After the battle of Falkirk, in the year 1298, the brave and victorious Edward I. marched with his army to Carlisle, where a parliament is said to have been holden on the 15th of September; the same monarch was at Carlisle again with his army in the year 1300. In 1306 a general rendezvous of the army destined for the expedition against Scotland, under Prince Edward, was appointed at Carlisle. His royal father arrived at this city with his queen and court, on the 28th of August, and remained here till the 10th of September: after a short progress in Northumberland, he was at Carlisle again for a few days in October. The parliament met at Carlisle on the 20th of January following; but did not proceed to business till the 25th; the King, who had been detained by illness all the winter at Lanercost, was not himself present at it before the 28th of February, but sent his lord treasurer Walter Langton, Bishop of Lichfield and Coventry, and Henry de Lacy, Earl of Lincoln, to act as his commissioners (fn. n16). This parliament was called together for the purpose of considering the affairs of Scotland, and the exactions made upon the church by the pope's agents, and ordinances were made against these exactions, writs were issued also to bring the offenders to justice, but they were quashed at the intercession of the pope's legate, Peter D'Espagna, who attended that parliament for the purpose of settling the business of the marriage between Prince Edward and Isabel of France. The Cardinal is said to have preached in the cathedral on the subject of peace, and to have excommunicated Robert Brus (fn. n17). The King celebrated his last birth day at Carlisle, in June, and appointed a general rendezvous of his army there on the 8th of July. He himself being in the last stage of decline, left Carlisle on the 28th of June, and with much difficulty having reached Burgh on the Sands, died there after a glorious and prosperous reign, on the 7th of July. An express having been sent to Prince Edward, he arrived at Carlisle on the 11th; after having been to Burgh to perform his father's obsequies, he received the fealty and homage of the nobility and prelates in the castle at Carlisle on the 13th (fn. n18). This prince, who did not inherit either the courage or success of his father, returned to Scotland, but after a short stay, having abandoned his father's views with respect to that kingdom, quitted the Scottish borders, and was at Carlisle again in the month of September following.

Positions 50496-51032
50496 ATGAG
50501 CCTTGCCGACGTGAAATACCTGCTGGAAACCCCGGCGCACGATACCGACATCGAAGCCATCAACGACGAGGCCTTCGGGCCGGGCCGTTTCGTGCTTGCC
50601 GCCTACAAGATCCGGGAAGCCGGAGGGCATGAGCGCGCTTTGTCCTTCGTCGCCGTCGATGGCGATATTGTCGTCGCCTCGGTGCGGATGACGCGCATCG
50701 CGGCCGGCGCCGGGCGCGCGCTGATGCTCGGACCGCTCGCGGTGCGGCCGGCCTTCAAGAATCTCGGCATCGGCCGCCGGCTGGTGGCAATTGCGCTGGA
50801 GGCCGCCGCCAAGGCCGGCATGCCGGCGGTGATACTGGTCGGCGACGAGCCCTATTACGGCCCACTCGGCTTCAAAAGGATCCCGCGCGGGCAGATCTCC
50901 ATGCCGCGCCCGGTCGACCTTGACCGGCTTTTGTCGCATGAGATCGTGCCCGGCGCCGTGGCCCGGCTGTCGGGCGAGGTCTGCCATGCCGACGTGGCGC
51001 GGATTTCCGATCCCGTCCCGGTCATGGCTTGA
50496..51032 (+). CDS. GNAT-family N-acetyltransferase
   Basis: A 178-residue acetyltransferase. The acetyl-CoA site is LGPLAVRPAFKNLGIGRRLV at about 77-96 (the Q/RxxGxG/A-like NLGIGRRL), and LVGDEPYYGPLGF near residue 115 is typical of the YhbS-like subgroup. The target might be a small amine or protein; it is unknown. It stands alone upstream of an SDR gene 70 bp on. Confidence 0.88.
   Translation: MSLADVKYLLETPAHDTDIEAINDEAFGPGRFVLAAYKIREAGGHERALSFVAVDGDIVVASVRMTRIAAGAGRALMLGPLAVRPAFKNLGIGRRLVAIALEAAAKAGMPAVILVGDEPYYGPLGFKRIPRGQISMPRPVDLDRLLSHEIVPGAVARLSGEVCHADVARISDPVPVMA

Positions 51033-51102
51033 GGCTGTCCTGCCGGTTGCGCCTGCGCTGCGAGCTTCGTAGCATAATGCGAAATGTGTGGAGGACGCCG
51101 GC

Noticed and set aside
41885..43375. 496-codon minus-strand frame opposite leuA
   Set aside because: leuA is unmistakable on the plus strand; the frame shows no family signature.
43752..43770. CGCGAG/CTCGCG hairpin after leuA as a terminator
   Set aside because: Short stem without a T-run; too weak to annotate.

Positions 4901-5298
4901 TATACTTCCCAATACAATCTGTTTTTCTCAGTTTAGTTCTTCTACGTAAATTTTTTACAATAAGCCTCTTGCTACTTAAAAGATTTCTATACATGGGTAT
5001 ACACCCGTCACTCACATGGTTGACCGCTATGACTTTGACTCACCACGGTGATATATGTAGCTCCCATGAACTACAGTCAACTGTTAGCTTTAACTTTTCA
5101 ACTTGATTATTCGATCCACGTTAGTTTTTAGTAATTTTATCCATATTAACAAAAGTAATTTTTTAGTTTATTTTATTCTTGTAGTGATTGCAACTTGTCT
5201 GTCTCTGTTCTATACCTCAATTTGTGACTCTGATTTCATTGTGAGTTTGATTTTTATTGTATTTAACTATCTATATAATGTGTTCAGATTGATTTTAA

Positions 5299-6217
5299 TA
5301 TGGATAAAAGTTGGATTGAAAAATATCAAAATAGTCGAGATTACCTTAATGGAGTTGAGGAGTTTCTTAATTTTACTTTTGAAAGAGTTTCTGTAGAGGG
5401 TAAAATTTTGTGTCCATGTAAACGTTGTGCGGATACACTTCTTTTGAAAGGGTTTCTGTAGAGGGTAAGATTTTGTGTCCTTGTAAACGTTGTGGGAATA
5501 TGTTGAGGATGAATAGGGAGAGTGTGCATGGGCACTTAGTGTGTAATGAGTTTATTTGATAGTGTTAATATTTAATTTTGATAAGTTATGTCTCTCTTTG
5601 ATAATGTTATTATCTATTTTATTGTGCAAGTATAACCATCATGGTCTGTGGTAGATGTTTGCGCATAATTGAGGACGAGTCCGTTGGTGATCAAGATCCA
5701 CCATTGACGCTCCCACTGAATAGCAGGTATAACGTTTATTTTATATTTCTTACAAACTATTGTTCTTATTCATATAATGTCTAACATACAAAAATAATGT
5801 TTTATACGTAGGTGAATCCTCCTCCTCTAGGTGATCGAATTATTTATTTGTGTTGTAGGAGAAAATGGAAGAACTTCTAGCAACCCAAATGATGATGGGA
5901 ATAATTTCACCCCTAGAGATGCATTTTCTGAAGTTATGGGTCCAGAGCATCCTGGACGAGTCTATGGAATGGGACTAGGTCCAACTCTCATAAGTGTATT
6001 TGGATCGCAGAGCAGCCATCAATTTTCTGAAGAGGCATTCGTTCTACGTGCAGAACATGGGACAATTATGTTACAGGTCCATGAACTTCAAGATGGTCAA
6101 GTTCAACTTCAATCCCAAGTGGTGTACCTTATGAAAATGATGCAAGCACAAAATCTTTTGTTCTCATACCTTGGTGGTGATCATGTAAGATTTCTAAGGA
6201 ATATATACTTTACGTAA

Edward Baliol, the fugitive King of Scotland, was hospitably received at Carlisle by Lord Dacre, then governor, in 1332. King Edward III. was at Carlisle with his army in 1335. In the year 1537 the Bishop of Orkney and Bishop Tonstall, met at Carlisle as Commissioners, for settling a treaty of peace between England and Scotland.